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A guide to securing land tenure in irrigation schemes in Niger

A guide to securing land tenure in irrigation schemes in Niger
Document language: 
French

Author(s): 
ONAHA

According to the census conducted by the Directorate of Development and Economic Analysis of the National Office for Irrigation Schemes (ONAHA), there are 85 irrigation schemes in Niger today, covering approximately 16,000 hectares and employing more than 40,000 farmers. Under the "Kandadji" programme for ecosystem regeneration and development in the Niger Valley, an additional 45,000 hectares are expected to be developed by 2030.

As demographic pressure increases and available natural resources for agriculture become scarce, the informality of land management in irrigation schemes and of the status of the people who exploit them has become problematic. Former customary land rights holders have challenged State decisions on land allocation or ownership, and have sometimes blocked investments and works. Many of these challenges are brought before the courts, which rulings challenge the public control of irrigation schemes.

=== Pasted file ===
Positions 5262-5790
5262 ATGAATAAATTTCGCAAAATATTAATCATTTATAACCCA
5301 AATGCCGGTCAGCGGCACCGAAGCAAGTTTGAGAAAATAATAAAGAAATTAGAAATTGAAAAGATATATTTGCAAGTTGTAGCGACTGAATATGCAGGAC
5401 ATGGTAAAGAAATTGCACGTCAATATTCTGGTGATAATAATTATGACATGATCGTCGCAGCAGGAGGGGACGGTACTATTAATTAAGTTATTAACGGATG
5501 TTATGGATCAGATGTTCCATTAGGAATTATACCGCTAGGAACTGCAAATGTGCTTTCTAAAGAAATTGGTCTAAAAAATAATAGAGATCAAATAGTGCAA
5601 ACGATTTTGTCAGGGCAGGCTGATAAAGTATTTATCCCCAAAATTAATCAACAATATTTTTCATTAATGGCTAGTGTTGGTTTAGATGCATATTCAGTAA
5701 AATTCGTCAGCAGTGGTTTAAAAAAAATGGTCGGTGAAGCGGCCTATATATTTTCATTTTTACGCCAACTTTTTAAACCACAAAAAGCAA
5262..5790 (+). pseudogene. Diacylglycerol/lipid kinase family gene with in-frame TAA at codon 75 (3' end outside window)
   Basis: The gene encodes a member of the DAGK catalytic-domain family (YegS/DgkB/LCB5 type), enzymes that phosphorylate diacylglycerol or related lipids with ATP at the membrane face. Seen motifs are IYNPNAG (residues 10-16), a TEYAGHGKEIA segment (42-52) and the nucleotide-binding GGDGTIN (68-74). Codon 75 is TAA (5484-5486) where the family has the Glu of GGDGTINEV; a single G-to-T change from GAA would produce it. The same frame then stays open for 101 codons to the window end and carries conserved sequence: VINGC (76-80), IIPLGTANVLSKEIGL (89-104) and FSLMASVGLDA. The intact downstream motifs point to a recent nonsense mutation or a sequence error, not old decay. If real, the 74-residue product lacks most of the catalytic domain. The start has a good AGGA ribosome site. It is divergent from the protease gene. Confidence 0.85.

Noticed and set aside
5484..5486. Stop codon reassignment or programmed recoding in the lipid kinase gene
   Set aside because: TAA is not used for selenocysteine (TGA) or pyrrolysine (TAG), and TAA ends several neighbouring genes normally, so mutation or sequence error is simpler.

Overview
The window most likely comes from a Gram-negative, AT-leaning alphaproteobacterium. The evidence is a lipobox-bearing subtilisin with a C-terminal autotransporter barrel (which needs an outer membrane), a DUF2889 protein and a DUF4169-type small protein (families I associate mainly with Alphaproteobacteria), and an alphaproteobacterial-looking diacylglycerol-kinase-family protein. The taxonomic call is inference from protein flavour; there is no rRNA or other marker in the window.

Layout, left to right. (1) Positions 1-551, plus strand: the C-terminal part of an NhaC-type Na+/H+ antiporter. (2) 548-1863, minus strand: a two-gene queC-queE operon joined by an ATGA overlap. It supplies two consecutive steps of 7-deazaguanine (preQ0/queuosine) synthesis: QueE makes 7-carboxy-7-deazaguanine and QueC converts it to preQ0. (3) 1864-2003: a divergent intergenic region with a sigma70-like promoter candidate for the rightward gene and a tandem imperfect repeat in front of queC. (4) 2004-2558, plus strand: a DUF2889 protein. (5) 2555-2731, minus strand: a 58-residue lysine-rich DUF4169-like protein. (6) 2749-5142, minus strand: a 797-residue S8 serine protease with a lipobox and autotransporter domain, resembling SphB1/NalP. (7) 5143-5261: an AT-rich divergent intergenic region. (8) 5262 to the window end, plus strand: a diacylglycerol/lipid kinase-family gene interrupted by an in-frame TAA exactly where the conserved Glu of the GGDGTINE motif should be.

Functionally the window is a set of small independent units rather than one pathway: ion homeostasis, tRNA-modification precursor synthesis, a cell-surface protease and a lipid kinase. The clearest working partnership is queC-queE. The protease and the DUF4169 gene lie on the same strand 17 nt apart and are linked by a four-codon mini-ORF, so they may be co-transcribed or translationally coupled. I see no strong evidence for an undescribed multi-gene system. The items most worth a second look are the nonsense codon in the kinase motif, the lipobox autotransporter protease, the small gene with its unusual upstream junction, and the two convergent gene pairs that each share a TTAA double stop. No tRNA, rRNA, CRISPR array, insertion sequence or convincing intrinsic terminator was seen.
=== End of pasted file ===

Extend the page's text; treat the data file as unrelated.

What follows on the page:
To address these challenges, the ONAHA, with the support of GWI, has conducted since 2014 a process to experiment, formalise and then generalise a process to secure land tenure for existing and future irrigation schemes in Niger. This aims not only to preserve and formally recognise the State's rights over irrigation schemes, but also the rights of farmers: the former is achieved by establishing a formal legal status for developed lands through their registration and issuing a land title in the name of the State, and the latter by clarifying and protecting the rights of use of farmers by updating their occupancy contract and registering them on the land title.

This guide sets out in detail this approach and the conditions to be met, from setting up the operational teams responsible for securing the schemes to issuing contracts to farmers and registering them. Aimed primarily at the national and regional teams of ONAHA and the Directorate General for Rural Engineering, it aims to facilitate the field implementation and spreading of land securing operations on existing irrigation schemes in Niger for the benefit of the State and farmers.

 

Please note that this document is available in French only.

A series of templates and tools designed to help in the conduct of land security operations can be downloaded here [in French only].

To learn more about our work in Niger, see our country page, as well as our 2014 study on the definition of measures to secure land tenure in irrigated schemes in Niger.

Date: 
August 2017

Publisher: 
GWI West Africa

Country: